The Life and Death of Buildings On Photography and Time Joel Smith

Publication date:
30 Aug 2011
Princeton University Art Museum
104 pages: 216 x 216mm
99 color illus.

Buildings inhabit and symbolize time, giving form to history and making public space an index of the past. Photographs are made of time; they are literally projections of past states of their subjects. This visually striking meditation on architecture in photography explores the intersection between these two ways of embodying the past. Photographs of buildings, Joel Smith argues, are simultaneously the agents, vehicles, and cargo of social memory. 

In The Life and Death of Buildings  photographers as canonical as Bernd and Hilla Becher, Laura Gilpin, Lewis W. Hine, and William Henry Fox Talbot enter into visual dialogue with amateurs, architects, propagandists, and insurance adjusters. Rather than examine photographers' aims in isolation, Smith considers how their images reflect and inflect the passage of time. Much as a building's shifting function and circumstances substantially alter its significance, a photograph comes to be coauthored by history, growing layers of meaning to which its maker had no access.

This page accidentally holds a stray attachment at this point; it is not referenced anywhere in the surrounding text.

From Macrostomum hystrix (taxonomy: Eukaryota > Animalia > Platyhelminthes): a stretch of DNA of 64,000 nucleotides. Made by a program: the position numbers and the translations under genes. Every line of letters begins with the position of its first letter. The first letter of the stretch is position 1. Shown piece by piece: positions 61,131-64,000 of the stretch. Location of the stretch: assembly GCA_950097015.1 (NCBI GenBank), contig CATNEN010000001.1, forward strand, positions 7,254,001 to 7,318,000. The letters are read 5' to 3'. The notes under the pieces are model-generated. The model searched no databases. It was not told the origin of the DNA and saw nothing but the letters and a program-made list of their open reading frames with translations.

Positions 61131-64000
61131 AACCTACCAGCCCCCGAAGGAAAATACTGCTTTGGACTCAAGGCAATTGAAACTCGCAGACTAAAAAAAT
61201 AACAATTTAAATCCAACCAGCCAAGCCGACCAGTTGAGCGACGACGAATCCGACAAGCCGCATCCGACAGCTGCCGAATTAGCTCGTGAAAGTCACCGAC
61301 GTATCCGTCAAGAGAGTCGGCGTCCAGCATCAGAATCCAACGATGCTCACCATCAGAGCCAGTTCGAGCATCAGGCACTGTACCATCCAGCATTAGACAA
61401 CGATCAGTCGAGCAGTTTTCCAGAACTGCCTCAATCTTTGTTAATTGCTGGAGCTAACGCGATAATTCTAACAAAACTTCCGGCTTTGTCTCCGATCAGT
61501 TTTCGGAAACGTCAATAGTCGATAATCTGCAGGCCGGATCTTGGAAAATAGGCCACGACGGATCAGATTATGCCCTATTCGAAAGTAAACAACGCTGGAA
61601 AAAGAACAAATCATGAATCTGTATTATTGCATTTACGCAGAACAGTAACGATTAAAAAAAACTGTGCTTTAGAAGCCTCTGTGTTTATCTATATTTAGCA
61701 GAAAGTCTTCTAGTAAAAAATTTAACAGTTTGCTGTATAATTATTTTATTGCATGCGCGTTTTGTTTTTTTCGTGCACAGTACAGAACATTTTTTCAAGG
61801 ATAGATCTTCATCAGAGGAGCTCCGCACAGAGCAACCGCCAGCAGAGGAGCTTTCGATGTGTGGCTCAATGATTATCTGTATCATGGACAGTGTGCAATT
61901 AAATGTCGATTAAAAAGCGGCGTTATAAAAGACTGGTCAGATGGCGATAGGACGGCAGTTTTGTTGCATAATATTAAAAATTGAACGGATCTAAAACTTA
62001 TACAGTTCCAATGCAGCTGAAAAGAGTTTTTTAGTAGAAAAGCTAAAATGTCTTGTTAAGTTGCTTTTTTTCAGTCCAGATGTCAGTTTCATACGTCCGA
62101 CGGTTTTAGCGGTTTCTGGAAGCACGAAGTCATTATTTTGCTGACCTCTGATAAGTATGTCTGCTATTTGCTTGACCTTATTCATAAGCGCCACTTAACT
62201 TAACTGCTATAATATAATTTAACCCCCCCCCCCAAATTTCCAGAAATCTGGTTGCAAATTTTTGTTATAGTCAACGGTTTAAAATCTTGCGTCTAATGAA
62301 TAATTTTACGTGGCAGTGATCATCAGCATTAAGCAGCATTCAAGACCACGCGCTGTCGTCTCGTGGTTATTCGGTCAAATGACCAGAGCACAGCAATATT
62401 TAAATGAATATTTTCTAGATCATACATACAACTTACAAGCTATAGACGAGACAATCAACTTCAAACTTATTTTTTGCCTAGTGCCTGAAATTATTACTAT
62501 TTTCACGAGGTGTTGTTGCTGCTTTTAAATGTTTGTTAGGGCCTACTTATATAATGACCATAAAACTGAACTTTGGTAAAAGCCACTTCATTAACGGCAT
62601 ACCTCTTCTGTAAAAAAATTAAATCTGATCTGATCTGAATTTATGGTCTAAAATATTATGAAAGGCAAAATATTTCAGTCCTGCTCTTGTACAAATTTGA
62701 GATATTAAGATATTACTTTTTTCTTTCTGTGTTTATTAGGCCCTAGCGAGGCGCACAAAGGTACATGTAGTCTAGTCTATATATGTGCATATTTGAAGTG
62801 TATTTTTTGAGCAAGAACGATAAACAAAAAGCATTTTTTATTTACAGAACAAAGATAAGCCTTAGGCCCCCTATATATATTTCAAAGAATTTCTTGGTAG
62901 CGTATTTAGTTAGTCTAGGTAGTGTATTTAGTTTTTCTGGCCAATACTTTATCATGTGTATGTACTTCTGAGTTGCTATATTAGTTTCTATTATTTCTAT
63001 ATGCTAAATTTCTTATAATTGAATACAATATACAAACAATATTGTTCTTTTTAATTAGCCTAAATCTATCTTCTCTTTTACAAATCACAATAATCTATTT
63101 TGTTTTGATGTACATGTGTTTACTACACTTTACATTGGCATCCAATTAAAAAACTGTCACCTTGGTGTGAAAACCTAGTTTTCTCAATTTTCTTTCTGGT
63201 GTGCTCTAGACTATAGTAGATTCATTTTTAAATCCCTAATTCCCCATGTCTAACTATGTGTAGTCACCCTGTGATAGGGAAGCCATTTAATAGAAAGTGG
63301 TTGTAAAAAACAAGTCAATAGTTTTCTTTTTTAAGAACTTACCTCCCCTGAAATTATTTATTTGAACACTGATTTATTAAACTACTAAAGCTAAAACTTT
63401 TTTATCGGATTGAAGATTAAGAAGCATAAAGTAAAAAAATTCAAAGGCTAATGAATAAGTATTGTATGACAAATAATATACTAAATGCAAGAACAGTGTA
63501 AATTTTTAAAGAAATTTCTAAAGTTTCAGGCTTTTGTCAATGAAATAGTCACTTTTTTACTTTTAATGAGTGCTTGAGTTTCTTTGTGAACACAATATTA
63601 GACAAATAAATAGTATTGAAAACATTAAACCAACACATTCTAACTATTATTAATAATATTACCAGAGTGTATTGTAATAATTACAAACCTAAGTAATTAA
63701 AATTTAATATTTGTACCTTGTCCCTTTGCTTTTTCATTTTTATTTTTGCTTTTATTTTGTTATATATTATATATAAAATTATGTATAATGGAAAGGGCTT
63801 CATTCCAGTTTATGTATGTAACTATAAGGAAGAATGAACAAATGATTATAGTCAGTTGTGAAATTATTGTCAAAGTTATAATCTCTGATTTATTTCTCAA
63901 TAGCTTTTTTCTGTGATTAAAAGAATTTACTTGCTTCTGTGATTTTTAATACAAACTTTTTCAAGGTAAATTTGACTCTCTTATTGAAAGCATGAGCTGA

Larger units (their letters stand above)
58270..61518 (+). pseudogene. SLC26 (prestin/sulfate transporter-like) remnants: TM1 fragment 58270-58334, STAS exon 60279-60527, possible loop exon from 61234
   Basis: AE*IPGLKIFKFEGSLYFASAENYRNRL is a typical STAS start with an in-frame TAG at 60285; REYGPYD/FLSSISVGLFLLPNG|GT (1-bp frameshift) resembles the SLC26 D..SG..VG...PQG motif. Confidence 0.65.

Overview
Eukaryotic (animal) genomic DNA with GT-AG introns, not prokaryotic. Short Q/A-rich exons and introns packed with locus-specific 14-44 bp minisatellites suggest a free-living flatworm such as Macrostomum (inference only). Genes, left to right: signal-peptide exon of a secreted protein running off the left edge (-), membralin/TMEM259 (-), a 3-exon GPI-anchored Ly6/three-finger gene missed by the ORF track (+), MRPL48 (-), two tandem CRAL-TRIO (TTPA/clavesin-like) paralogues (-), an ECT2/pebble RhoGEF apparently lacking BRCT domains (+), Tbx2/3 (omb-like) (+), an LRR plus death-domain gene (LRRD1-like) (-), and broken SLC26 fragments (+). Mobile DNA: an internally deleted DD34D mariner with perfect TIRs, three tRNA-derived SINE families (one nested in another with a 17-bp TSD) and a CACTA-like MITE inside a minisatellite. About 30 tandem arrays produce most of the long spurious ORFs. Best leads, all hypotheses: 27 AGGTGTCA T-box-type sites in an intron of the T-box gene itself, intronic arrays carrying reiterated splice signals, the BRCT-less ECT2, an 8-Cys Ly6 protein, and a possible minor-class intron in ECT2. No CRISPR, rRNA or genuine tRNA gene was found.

Joel Smith is the Peter C. Bunnell Curator of Photography at the Princeton University Art Museum. His previous publications include Edward Steichen: The Early Years and Saul Steinberg: Illuminations.

“This thought-provoking book, like the photographs it features, invites multiple readings . . . Smith writes with poetic precision.”—Publishers Weekly

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